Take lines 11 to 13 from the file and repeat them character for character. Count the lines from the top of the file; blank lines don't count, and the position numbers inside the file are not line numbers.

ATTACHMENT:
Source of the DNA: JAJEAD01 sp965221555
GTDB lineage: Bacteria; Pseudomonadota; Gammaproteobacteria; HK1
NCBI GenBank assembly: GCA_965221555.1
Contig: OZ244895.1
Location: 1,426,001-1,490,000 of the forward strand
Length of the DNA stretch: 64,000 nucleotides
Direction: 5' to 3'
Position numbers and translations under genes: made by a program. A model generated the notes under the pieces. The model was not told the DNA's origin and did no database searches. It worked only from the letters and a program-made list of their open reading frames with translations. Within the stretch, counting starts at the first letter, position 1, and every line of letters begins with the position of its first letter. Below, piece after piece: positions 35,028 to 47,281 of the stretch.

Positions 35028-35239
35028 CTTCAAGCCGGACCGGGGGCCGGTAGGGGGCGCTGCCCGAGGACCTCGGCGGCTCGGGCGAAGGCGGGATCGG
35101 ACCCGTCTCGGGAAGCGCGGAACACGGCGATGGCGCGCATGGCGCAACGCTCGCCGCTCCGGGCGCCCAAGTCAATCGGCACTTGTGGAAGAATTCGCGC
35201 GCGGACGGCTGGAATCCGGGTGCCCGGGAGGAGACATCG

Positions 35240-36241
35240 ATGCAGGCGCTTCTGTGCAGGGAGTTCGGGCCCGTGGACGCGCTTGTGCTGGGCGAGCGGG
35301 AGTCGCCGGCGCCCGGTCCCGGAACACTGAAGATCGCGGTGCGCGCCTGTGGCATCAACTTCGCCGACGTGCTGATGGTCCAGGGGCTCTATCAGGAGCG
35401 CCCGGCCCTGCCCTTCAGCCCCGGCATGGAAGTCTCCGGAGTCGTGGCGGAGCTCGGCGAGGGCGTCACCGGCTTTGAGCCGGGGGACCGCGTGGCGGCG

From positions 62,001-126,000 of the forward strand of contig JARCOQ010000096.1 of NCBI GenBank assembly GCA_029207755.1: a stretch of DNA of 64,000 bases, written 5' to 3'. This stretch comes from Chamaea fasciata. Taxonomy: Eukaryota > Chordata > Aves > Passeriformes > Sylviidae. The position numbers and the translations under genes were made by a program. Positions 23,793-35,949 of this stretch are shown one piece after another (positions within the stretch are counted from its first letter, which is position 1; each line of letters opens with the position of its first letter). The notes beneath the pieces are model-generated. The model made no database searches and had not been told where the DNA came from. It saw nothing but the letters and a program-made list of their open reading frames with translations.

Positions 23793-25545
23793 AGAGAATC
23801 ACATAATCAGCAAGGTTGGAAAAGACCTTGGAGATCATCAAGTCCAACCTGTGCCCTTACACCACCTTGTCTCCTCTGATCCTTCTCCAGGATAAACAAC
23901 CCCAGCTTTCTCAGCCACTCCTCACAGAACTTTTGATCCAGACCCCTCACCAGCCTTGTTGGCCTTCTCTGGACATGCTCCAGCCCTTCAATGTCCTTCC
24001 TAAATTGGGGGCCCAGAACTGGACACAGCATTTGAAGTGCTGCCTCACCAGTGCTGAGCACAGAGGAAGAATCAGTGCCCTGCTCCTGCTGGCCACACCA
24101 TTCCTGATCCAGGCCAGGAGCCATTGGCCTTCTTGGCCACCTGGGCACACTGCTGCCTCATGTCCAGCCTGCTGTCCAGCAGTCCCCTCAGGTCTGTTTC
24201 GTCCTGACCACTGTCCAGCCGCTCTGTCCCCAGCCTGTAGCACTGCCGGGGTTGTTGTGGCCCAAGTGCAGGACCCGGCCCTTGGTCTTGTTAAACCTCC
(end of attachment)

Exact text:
35101 ACCCGTCTCGGGAAGCGCGGAACACGGCGATGGCGCGCATGGCGCAACGCTCGCCGCTCCGGGCGCCCAAGTCAATCGGCACTTGTGGAAGAATTCGCGC
35201 GCGGACGGCTGGAATCCGGGTGCCCGGGAGGAGACATCG

Positions 35240-36241